Today I found out that Allen Williams, the father of my friend Reagan, passed away over the weekend. He was flying a small plane near Golden, B. C. with another man I didn’t know, Steve Sutton, who worked for AD Williams Engineering, and Al’s three year old grand-daughter, Reagan’s niece. I don’t know many details yet, but apparently they had some kind of weather trouble and crashed in inaccessible terrain in a creek while trying to return to Golden. Mr Willams and Mr Sutton died at the crash scene, but the little girl was rescued by SAR technicians by being lifted out by cable from a helicopter. She was listed in critical condition yesterday in the hospital in Golden. Apparently she is in stable condition today with some head injuries, and some of the articles I’ve read have indicated that she probably survived because she was strapped into a child safety seat.
I’ve known Reagan’s family since I was ten years old. Mr Williams was the first engineer I knew personally and gave me my first exposure to the business of consulting engineering. That was a big influence on my choice of academic pursuits and my career. He also gave me my first real job while I was an engineering student, working summers in the materials lab of his consulting company.
I remember him dancing the night away at our wedding, getting a kick out of life. I also remember how proud of his grandchildren he was when I saw him last year at Reagan’s halloween party. The big smile he had while he was surrounded by all these little toddlers really reminded me of my dad with my kids.
Having lost my own dad this year, I know what Reagan, Sheldon and Sabrina and their extended family must be going through today. It hits hard for me and I know it’s going to be extremely hard for all of them. I only hope that they can take solace in knowing how much their dad loved life and his kids, and I also hope that his grand-daugther, Sheldon’s little girl, makes a full recovery. I also would like to offer Mr Sutton’s family my condolences.
Jenn is having a hard time with this today too. It feels awfully close on the heels of my dad’s passing, and then our friend Barb’s dad last month, and now this. Sometimes mortality looms very large in life.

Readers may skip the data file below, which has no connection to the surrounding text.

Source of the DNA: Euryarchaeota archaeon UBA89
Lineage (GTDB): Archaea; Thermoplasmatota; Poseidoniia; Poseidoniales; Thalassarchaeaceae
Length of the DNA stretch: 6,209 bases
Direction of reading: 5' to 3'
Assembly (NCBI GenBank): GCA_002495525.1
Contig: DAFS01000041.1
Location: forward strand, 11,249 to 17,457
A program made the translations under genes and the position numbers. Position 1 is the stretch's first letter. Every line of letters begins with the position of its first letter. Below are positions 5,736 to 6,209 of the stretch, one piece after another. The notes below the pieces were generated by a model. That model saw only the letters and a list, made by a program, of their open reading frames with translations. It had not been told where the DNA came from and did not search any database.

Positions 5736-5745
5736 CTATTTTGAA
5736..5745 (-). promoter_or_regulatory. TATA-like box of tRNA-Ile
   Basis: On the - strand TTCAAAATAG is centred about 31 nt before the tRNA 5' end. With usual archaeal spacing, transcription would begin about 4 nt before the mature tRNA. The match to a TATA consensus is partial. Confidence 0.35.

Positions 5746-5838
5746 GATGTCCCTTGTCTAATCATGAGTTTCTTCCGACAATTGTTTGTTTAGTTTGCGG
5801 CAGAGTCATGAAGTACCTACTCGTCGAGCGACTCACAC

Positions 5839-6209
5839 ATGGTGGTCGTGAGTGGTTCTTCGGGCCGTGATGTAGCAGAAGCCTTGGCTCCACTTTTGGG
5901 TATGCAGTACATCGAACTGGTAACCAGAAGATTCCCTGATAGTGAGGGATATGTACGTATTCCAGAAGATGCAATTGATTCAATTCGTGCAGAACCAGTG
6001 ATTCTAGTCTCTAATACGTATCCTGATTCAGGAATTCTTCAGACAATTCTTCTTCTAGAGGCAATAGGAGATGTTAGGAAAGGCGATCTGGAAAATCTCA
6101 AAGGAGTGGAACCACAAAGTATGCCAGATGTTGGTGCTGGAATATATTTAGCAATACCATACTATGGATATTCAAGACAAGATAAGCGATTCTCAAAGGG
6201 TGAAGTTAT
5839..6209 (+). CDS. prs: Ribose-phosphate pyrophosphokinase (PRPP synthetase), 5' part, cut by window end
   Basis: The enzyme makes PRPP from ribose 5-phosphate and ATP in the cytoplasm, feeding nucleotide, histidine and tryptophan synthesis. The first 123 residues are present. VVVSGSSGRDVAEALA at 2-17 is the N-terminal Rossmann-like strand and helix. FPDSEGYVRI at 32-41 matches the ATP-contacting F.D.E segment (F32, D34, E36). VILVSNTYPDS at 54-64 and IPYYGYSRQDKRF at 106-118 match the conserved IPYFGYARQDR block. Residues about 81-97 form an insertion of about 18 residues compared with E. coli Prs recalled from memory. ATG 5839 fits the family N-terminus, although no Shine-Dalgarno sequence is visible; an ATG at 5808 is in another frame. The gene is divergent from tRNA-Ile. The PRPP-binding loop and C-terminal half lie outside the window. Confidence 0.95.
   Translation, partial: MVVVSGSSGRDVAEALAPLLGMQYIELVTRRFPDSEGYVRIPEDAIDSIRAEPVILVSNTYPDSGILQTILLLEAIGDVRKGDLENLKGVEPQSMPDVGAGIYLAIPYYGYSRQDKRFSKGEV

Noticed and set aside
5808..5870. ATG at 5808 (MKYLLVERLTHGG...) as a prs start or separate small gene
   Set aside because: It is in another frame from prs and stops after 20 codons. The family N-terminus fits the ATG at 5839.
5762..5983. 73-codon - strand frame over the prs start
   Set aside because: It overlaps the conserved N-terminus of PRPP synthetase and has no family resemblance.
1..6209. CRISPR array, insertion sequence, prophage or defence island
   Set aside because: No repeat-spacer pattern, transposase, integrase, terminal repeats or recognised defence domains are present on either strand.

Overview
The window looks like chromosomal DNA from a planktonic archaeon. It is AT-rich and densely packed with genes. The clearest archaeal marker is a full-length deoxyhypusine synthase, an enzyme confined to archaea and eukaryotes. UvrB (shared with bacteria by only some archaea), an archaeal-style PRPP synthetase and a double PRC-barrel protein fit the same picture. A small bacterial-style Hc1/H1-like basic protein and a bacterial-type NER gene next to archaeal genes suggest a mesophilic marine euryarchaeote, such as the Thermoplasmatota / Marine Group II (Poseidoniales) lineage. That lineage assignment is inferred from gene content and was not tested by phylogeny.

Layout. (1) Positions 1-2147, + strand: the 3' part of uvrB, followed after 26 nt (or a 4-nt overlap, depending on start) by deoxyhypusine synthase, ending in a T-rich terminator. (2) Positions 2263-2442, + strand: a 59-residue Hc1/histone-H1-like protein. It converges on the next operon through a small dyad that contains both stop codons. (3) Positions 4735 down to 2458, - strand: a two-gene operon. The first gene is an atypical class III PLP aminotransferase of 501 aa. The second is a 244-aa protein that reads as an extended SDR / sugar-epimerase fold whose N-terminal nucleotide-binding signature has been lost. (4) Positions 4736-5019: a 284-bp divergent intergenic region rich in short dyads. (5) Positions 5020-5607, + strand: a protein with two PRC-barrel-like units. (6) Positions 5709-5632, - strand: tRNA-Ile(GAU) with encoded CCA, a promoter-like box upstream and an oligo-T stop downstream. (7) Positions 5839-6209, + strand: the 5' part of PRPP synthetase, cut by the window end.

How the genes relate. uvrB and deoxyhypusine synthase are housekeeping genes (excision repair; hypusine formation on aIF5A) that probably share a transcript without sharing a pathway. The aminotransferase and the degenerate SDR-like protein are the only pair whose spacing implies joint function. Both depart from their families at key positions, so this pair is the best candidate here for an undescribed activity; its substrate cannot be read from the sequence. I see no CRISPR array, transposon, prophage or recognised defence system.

Our company is drinking the virtualization kool-aid more and more. We have three ESX server licenses in our Bladecenter now, and tonight I migrated the second of four of our Deltek Vision servers (the Reporting tier) from VMware Server hosted on Linux to ESX server (The first was the Deltek Vision SQL Server tier).
First I used my normal rsync backup script and zfs snapshot to create the last backup of the VMware Server version of the report server. Then I just mounted the snapshot via NFS on the ESX server, and used
vmkfstools -i nfsvol/source.vmdk vmfsvol/dest.vmdk
to clone the virtual disk onto one of my SAN vmfs3 datastores. Then I created a new virtual machine in one of the ESX server hosts, pointed it at the imported virtual disk, booted, re-installed vmware tools and rebooted again. It wasn’t too hard and everything works.
The longest part was the vmkfstools import operation, which took about 45 minutes for the 80 GB disk. The SAN was under heavy load at the time doing mail system backups, so I can’t complain.
See if you can tell the difference between these two algorithms:
For each new email I receive, do this:
if the sender is in my address book,
create a reply to the sender with a canned message,
send it out.
Pretty simple, eh? Now how about this one:
For every new or old item in my entire mailbox, do this:
create a new canned message,
add everyone in my address book in the “To” field
send it out
Interestingly, the first one produces a fairly well behaved Vacation rule. The second one produces 133,000 messages per hour in our mail system until you delete the offending account after 90 minutes.
By the way, it takes about 10 hours to delete 200,000 email messages from three GroupWise post offices using gwcheck with the itempurg=subject switch.
This post is based on a true story.
Do not consolidate free space on the SAN during the work day.
I have been following the progress of Solaris Express DE, and I’m even running it on my x4500, because I needed a particular ZFS feature before it became available in the official Solaris. Recently the latest drop of SXDE came out, and it reportedly has the new Solaris installer in it. I downloaded a DVD iso and tried to boot it in a VM in VMware Server, without any luck. I thought maybe the iso file was buggered up somehow, despite the MD5 checksum being correct, so I burned the iso to a physical disk and tried booting it on my laptop. I got this frustrating ever-so-close-but-not-quite message from the installer:
This installer requires 768 MB of RAM to run. This machine has 767 MB of RAM.
I’ll try again on my home server.